As of 26 May, the cumulative number of COVID-19 cases in Gaza has reached 107,845. Some 2,358 active cases were reported, which were isolated either at home or at hospitals designated for COVID-19 treatment by the local authorities.

On 25 May, 120,000 doses of Pfizer vaccine arrived through the COVAX mechanism, with 45,000 earmarked for Gaza. In the West Bank, the national vaccination campaign is ongoing, prioritizing teachers. The main COVID-19 hospital in Hebron Governorate is no longer operating due to the low number of cases, and will start operating as a general hospital, while maintaining a dedicated ward for COVID-19 patients.

Humanitarian response & ongoing needs

Protection

Priority needs

  • Cluster partners have recorded a devastating mental health impact on children and families, due to the hostilities, with several individuals at risk of developing mental health disorders. An alarming number of children who display physical and psychological signs of severe distress, is being reported. A mass scale-up of all Mental Health and Psychosocial Support (MHPSS) services for children, adults and service providers is required, such as: psychological first aid; structured psychosocial support; suicide prevention; case management; the national helpline; recreational and specialized support for children; and clinical mental health services, including a blend of remote and face-to-face methods.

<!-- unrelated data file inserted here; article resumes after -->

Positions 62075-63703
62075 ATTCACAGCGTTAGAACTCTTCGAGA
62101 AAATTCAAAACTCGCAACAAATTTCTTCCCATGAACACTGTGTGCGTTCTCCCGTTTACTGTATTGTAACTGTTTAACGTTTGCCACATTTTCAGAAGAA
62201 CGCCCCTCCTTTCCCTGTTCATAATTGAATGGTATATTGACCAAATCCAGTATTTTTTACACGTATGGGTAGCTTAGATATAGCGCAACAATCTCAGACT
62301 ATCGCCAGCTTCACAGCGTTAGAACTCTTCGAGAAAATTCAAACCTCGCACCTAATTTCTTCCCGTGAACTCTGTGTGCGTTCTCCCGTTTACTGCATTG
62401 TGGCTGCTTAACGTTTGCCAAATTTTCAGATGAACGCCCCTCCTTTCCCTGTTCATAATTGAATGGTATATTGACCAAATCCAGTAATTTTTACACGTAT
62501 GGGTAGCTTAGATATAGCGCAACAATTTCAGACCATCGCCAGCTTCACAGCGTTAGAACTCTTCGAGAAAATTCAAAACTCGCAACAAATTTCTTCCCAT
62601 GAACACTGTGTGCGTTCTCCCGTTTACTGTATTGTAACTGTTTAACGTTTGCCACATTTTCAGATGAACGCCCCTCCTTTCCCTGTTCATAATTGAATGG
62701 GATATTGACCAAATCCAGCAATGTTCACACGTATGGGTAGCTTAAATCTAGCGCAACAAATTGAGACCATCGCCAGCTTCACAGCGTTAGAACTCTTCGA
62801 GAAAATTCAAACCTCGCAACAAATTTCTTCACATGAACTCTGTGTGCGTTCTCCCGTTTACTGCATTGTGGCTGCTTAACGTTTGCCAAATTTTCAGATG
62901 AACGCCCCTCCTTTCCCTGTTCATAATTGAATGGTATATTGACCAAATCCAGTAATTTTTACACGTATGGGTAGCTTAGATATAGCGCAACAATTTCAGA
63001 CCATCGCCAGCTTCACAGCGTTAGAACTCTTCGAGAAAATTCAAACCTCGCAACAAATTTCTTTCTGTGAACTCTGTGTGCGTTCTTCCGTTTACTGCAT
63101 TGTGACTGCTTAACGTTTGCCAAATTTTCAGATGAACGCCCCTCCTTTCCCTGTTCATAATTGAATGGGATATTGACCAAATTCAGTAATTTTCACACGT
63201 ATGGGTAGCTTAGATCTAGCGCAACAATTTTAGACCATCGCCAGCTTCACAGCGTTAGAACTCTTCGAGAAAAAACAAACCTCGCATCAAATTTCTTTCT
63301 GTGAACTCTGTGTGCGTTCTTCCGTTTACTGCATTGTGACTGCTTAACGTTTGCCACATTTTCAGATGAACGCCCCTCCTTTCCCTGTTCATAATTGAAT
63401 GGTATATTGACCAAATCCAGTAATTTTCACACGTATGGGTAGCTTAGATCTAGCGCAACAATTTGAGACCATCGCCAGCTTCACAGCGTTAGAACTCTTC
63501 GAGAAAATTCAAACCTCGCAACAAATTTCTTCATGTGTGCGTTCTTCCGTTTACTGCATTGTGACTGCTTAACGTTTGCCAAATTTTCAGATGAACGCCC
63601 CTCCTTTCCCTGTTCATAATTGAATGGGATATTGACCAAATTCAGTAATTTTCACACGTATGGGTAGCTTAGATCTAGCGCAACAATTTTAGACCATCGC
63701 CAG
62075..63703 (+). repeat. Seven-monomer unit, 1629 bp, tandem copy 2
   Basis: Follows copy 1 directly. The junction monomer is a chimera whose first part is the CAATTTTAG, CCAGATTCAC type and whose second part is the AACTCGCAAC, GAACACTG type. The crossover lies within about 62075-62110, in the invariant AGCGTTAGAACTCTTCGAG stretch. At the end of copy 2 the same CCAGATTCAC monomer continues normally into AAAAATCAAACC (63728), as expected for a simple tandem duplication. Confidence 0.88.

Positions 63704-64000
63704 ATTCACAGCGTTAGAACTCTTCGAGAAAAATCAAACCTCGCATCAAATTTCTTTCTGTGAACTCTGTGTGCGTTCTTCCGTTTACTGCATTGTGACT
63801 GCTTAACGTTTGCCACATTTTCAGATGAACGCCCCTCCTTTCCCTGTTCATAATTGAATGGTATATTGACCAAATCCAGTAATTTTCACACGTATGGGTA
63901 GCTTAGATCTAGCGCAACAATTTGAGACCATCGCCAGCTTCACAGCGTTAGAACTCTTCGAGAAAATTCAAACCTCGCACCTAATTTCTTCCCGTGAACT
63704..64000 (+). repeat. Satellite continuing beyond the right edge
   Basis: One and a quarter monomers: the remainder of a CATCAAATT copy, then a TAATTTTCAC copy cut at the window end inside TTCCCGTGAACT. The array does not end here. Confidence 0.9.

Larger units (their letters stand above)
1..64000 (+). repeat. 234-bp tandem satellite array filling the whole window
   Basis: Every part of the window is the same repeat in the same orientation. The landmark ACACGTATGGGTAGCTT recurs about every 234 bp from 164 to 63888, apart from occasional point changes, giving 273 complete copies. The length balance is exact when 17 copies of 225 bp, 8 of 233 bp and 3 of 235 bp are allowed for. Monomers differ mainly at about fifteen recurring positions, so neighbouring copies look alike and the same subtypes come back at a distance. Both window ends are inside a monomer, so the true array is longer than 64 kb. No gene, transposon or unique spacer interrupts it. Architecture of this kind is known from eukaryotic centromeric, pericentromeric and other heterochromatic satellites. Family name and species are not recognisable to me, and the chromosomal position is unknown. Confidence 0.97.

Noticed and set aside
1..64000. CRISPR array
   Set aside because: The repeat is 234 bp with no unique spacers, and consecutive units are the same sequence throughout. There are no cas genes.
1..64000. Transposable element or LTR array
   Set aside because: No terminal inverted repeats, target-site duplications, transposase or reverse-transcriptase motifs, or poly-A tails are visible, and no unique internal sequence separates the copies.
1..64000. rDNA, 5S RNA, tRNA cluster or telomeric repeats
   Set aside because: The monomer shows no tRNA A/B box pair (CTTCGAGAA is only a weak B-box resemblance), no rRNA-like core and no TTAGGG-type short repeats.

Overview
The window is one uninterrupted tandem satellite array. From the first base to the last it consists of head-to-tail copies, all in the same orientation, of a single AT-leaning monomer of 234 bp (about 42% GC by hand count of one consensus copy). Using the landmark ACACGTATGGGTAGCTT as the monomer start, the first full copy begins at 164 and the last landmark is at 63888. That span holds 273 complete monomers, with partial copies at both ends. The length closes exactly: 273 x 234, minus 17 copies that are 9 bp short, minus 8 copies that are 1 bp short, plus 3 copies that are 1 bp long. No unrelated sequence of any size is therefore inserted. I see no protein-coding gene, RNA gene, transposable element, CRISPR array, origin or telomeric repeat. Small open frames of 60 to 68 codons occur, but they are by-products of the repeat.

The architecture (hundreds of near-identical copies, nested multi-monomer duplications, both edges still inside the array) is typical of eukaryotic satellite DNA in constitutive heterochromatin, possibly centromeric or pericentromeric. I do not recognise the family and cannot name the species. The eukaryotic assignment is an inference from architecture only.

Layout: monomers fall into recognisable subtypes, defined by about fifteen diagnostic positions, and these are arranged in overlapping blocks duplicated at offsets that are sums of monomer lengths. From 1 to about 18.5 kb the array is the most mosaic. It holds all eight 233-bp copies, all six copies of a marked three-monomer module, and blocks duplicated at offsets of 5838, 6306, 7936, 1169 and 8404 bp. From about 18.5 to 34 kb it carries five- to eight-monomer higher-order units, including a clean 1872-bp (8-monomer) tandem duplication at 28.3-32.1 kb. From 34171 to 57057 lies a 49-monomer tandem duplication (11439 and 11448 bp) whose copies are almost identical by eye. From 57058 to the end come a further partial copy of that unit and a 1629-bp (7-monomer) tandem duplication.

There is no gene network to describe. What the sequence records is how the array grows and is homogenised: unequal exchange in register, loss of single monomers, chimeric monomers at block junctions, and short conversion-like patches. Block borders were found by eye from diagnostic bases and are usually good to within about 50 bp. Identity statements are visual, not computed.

• There is an urgent need for life saving mine action interventions, including Explosive Remnants of War (ERW) removal risk assessments at sites in Gaza, Explosive Ordnance Disposal (EOD) and clearance, as well as risk education. 
  • Specialized responses are needed for internally displaced persons (IDPs) with disabilities and those injured, such as assistance devices, rehabilitation services and Non-Food Items (NFIs). 
  • Assistance is needed for women and girls who remain internally displaced and exposed to increasing Gender-Based Violence (GBV) risks. Most GBV office-based and in-person services, such as legal aid, GBV case management and PSS have been suspended, and both GBV shelters in Gaza have been closed with GBV survivors sent home, leaving them exposed to a double protection threat. 
  • In the West Bank, there is a growing need for legal aid, as the frequency of suspected human rights violations related to arrests and detentions, settler violence, excessive use of force and access restrictions increases.